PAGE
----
The debate over whether religion unifies or divides is longstanding, and has many supporters on either side. While religion has the capacity to promote both community and violence, recently it seems that it is mainly fueling hate. According to a recent report published by the Kantor Center, more Jews were killed in anti-Semitic violence around the world in 2018 than during any other year in decades. The situation is most prominent in Western European countries — particularly in Germany, where the the Kantor Center recorded a 70% increase in violent anti-Semitism. Furthermore, anti-semitism is rising in the United States. A recently published survey revealed 238 incidents of harassment, vandalism and assault targeting Jewish students on 118 college campuses across the U.S. Additionally, in New York, city police noted a 22% rise in violent anti-Semitic attacks, according to the report. Social network platforms, such as Twitter, have become channels of communication between extremists and racists.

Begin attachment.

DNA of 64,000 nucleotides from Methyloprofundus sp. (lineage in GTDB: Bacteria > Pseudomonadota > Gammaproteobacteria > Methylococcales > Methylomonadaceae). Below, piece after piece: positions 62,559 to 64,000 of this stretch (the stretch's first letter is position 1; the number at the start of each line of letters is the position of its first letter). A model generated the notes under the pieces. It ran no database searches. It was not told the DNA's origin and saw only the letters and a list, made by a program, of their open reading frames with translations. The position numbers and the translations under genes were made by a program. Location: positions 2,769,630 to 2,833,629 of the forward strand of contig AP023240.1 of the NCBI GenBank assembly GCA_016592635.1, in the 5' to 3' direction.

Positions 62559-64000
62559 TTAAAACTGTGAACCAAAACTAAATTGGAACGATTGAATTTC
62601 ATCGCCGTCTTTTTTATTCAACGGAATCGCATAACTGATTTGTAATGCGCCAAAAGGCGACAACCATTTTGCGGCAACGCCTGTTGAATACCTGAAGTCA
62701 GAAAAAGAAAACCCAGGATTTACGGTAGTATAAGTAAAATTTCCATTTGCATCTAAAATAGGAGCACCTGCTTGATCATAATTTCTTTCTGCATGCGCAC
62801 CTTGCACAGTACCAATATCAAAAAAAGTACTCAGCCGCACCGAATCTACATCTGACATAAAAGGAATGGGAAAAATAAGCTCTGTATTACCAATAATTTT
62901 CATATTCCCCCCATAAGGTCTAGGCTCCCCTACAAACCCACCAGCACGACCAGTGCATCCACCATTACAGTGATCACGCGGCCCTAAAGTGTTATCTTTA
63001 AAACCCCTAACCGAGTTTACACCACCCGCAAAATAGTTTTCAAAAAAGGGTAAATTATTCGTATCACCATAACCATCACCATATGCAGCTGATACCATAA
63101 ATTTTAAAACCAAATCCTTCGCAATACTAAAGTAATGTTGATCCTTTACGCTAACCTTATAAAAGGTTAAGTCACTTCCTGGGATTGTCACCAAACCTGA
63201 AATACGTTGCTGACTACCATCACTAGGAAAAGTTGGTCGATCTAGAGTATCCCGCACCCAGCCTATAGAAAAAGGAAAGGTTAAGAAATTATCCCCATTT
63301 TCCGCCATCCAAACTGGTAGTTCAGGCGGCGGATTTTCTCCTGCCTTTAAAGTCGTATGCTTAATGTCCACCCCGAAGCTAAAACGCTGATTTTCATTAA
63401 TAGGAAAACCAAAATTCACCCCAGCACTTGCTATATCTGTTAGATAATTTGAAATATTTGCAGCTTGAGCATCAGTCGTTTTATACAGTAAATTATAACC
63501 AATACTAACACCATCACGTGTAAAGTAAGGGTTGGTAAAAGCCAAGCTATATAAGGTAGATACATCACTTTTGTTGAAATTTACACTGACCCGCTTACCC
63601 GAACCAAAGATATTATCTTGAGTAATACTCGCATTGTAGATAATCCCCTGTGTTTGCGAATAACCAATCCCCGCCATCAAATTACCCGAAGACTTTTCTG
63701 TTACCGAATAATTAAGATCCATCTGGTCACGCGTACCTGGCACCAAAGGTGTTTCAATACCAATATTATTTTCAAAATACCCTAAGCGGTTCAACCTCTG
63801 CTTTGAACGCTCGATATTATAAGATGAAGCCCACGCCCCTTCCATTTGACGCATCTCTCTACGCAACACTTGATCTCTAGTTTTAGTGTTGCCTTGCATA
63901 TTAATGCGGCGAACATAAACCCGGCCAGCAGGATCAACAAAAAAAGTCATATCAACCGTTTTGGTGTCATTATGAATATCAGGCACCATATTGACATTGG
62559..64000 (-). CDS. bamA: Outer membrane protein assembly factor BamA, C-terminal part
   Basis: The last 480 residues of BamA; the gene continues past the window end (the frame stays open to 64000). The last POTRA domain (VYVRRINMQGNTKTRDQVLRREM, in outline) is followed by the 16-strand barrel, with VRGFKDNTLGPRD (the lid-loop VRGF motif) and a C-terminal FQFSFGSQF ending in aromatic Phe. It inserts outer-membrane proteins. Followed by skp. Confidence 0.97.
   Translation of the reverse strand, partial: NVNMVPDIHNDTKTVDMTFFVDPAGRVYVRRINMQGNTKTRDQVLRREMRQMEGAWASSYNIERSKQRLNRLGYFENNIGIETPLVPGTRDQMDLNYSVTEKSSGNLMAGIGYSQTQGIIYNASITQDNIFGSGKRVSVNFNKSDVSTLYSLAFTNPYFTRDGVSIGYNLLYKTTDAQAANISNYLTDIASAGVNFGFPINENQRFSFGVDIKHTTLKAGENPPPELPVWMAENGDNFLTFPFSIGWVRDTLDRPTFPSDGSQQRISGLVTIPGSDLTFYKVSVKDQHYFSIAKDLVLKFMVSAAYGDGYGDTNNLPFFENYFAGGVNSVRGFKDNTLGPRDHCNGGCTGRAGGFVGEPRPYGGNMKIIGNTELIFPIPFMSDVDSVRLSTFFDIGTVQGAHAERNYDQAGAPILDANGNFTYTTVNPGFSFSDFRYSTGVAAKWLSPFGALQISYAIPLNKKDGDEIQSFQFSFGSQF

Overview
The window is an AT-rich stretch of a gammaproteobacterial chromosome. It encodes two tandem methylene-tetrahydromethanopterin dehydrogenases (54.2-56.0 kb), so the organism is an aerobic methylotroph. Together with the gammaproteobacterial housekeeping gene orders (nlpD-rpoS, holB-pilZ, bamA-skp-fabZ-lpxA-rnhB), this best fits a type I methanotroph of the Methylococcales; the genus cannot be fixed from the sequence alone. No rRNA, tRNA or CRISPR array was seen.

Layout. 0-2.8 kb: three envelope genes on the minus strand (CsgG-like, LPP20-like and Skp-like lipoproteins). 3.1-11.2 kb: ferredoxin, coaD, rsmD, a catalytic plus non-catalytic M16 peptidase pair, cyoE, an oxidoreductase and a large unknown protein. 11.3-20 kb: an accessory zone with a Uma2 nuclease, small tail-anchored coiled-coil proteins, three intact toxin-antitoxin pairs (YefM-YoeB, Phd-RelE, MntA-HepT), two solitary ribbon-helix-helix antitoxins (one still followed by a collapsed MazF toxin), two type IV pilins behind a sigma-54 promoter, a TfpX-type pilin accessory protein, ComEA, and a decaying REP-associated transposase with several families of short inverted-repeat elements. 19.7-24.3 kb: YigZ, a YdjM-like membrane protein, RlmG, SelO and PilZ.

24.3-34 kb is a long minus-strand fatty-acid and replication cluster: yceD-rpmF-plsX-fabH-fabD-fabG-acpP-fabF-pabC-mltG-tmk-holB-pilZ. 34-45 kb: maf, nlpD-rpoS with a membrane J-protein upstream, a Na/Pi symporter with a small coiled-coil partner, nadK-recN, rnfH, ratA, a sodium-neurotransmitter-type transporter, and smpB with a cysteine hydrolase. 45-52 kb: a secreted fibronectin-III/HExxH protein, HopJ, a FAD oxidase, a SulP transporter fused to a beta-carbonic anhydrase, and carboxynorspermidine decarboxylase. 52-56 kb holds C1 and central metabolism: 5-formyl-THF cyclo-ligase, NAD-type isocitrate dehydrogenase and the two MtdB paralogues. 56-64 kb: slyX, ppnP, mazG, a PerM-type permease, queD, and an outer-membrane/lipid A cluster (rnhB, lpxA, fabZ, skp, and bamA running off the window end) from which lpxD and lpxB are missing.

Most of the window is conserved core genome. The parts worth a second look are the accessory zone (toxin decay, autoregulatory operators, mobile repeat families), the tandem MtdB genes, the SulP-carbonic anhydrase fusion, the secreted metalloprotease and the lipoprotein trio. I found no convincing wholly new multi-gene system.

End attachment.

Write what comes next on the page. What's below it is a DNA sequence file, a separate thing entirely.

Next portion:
In recent years there have been numerous attacks directed at the Jewish community. Most notable, was the shooting at the Tree of Life synagogue in Pittsburgh, Pennsylvania. In this instance, a sacred space was targeted in order to inflict great pain and devastation to the community. According to Michael Berkowitz, the situation is “particularly volatile” in the U.S. “The combination of a gun culture and conspiracy theories, the extreme right-wing and white supremacy, has created a dangerous situation for Jews,” says Berkowitz. In the wake of increased violence, many members of the Jewish community are fearful and feel the need to increase protection at sacred spaces. This violence shows no indication of slowing down, so it is upon society to combat discrimination and hatred.